Tech companies are increasingly become innovative and competitive, continuously producing processor after processor for the gamer, the business owner, and everyone in between. Intel is one of the best companies that produce a good quality cpu, and now you may be torn between their i7 chips 5820k and 4790k. The nitty-gritty of this comparison may not matter because they are made by the same company and are in the same line anyway.
However, to ensure that your build is powerfully optimized, you have to make the right choice of choosing between CPUs. We reviewed the 5820k and the 4790k and summed up our thoughts to help you decide.
Features and Specs
The 5820K is a lot more expensive than the 4790K mainly because the former has two more cores than the latter. At this point, you can see right away that this comparison really boils down to the specific applications you plan to use your processor for and that the two simply target different consumers.
In general, the more cores your processor has, the faster it is and the better it is at simultaneous computing. If you do a lot of photo and/or video editing, the 5820K sounds like a better fit for you. Otherwise, going for the 4790K might be a practical choice.
If your main use for your PC is gaming, even the 4790K is already overkill. The extra dollars you are thinking about spending on the 5820K may be better spent on good graphics cards. However, if you do play really intensively and are willing to splurge a little more, then by all means go for the 5820K.
The number of threads your processor has is closely related to the number of cores. As www.pcmag.com put it, “a thread is a string of instructions from [each] processing core.” Therefore, in general, the more threads you have, the more “instructions” your processor can do at a time.
The 5820K wins again in this category with 12 threads. The 4790K has 8. That is not an abysmal number. Eight threads is still nothing to sneeze at. However, 8 and 12 are still divided by a gaping difference.
Again, this boils down to your usage pattern. If you do a lot of computing in terms of quantity and intensity or you simply want quick processing and task execution, then you may find the higher cost of the 5820K acceptable.
This is one area where the 4790K wins. Its base clock speed is 4 GHz, whereas that of the 5820K is a measly 3.3 GHz. Those numbers can be increased to 4.4 GHz and around 3.9 GHz with Turbo Boost.
In the wake of the emergence of multi-core processors, clock speed has been set aside by many as a performance indicator. However, according to industry experts and veteran builders, clock speed is still important.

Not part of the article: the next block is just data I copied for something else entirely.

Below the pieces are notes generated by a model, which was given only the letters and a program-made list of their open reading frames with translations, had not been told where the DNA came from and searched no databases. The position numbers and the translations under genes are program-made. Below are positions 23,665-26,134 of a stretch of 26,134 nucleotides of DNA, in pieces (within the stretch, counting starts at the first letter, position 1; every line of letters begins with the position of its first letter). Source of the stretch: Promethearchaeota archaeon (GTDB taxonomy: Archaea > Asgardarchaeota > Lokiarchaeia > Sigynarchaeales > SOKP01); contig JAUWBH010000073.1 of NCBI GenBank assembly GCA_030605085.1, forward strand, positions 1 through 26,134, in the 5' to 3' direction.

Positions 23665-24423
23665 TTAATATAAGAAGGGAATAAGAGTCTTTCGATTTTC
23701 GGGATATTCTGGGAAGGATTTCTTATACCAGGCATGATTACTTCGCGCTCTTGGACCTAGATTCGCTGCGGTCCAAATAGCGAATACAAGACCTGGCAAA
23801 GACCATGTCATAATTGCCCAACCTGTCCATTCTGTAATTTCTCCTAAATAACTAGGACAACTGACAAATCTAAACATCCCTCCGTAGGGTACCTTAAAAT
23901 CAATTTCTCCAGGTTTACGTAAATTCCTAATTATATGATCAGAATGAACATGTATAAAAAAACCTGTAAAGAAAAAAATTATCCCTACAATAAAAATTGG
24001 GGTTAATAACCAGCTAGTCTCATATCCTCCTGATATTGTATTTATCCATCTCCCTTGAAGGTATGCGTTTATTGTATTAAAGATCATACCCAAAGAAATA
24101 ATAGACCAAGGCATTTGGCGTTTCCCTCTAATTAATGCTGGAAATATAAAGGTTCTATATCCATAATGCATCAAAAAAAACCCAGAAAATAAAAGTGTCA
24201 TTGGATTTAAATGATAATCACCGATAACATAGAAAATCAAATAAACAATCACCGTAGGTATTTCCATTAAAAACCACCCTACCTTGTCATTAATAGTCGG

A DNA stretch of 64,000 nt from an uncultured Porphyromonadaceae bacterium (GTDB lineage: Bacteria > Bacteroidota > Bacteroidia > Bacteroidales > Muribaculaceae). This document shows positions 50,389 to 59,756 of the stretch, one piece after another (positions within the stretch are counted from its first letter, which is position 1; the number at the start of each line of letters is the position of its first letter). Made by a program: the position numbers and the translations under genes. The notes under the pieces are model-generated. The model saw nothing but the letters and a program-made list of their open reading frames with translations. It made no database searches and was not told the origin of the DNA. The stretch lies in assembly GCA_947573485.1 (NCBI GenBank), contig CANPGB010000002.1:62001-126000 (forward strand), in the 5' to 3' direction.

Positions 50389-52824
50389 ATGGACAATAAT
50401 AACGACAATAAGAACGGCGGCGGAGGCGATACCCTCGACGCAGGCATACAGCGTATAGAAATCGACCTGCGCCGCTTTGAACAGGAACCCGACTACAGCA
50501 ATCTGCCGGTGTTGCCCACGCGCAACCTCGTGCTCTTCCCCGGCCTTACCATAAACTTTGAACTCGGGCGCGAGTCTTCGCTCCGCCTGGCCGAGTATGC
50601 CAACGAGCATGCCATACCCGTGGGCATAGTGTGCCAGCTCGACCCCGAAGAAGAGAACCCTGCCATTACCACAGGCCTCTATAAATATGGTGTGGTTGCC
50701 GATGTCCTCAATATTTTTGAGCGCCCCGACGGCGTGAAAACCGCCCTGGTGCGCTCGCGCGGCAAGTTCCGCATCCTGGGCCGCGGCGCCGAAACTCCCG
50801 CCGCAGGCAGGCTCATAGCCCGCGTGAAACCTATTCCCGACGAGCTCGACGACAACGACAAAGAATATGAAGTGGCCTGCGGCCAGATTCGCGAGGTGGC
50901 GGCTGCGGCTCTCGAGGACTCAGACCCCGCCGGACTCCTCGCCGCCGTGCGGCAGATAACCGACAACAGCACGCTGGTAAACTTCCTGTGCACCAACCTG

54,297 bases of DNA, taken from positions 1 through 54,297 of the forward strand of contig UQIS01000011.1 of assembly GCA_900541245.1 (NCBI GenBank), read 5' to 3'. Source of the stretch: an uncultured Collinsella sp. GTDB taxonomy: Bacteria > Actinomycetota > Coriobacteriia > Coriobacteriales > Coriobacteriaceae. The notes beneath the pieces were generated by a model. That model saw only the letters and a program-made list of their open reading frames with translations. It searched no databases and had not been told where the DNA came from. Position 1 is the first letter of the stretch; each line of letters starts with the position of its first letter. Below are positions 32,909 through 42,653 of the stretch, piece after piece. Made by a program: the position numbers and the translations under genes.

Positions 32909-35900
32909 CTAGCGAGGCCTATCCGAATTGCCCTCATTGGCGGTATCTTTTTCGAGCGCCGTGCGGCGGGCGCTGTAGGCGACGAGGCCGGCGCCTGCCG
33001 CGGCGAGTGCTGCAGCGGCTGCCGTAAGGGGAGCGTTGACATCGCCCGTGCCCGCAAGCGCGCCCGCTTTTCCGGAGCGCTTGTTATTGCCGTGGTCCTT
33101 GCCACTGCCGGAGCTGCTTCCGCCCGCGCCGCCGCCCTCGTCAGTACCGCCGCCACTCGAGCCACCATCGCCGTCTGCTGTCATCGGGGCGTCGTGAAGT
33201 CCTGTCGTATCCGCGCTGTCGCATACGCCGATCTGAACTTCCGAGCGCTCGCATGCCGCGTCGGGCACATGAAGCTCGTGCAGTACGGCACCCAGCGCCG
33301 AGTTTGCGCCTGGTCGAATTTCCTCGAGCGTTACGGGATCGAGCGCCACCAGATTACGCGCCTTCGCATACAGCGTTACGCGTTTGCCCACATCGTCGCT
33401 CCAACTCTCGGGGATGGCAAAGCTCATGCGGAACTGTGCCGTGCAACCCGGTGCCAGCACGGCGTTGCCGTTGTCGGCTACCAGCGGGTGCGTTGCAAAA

In the case of these two Intel chips, the substantial clock speed jump you are getting with the 4790K may be enough to offset its lagging behind the 5820K by two cores. It may also be insufficient. Again, it all depends on how you use your PC.
The cache of the 5820K is 15 MB, whereas that of the 4790K is 8 MB. This essentially means that the 5820K is less likely to use up your PC’s slow RAM, so data is processed much more quickly and the overall performance is enhanced.
One thing you need to know about the 5820K and the 4790K is that since they both use Hyper-Threading, determining how much of their performance is using up the added cache can be difficult.
This is not a major concern in choosing between processors, but every bit matters when you are trying to push your build to the absolute best. Moreover, this is important especially if you have issues with your existing system RAM.
If you are not yet too familiar with Intel jargon, the “K” in the 5820K and 4790K chips indicate that they are unlocked, which is great news. Both chips also have NX bit and support dynamic frequency scaling. By contrast, trusted computing is not supported by either.
The TDPs are 140 W and 88 W for the 5820K and the 4790K, respectively, which are not surprising considering the number of cores of each chip. These bring us to their estimated annual energy costs, which should be around 10 USD apart. The difference is even larger for commercial use, clocking in at about nearly double the home cost difference.
Lastly, you may be interested in their integrated graphics if you are into gaming. The 5820K has no such feature. Meanwhile, the 4790K has integrated GPU (Intel HD Graphics 4600), which supports up to 3 displays. Its clock speed is 350 MHz, and Turbo clock speed is 1,250 MHz.
Which One is Better?
The 5820K is the most affordable of the new Haswell-E prosumer/enthusiast micro-processors, under which it joins two other chips, the 5930K and 5960K. Nonetheless, the 4790K is still a lot cheaper.
The 5820K utilizes twelve threads and has six physical cores. These features are incredibly attractive because they produce substantial throughput in terms of processing. However, the cheaper 4790K is faster regardless of whether the workload is single- or dual-threaded.
This only goes to show that the wildly popular and widely used 4790K does its job well by improving the right components. Although the 5820K has two more cores compared with the 4790K, these added cores apparently do not directly benefit general computing anyway.
Moreover, the 5820K’s base clock is merely 3.3 GHz, which is easily 0.7 GHz lower than that of the 4790K. Besides, the Haswell-E architecture in the 5820K needs DDR4 RAM, which is way more pricey than DDR3.
Therefore, the 5820K may do better for servers, and the 4790K appears to be the right choice for practical general PC enthusiasts.
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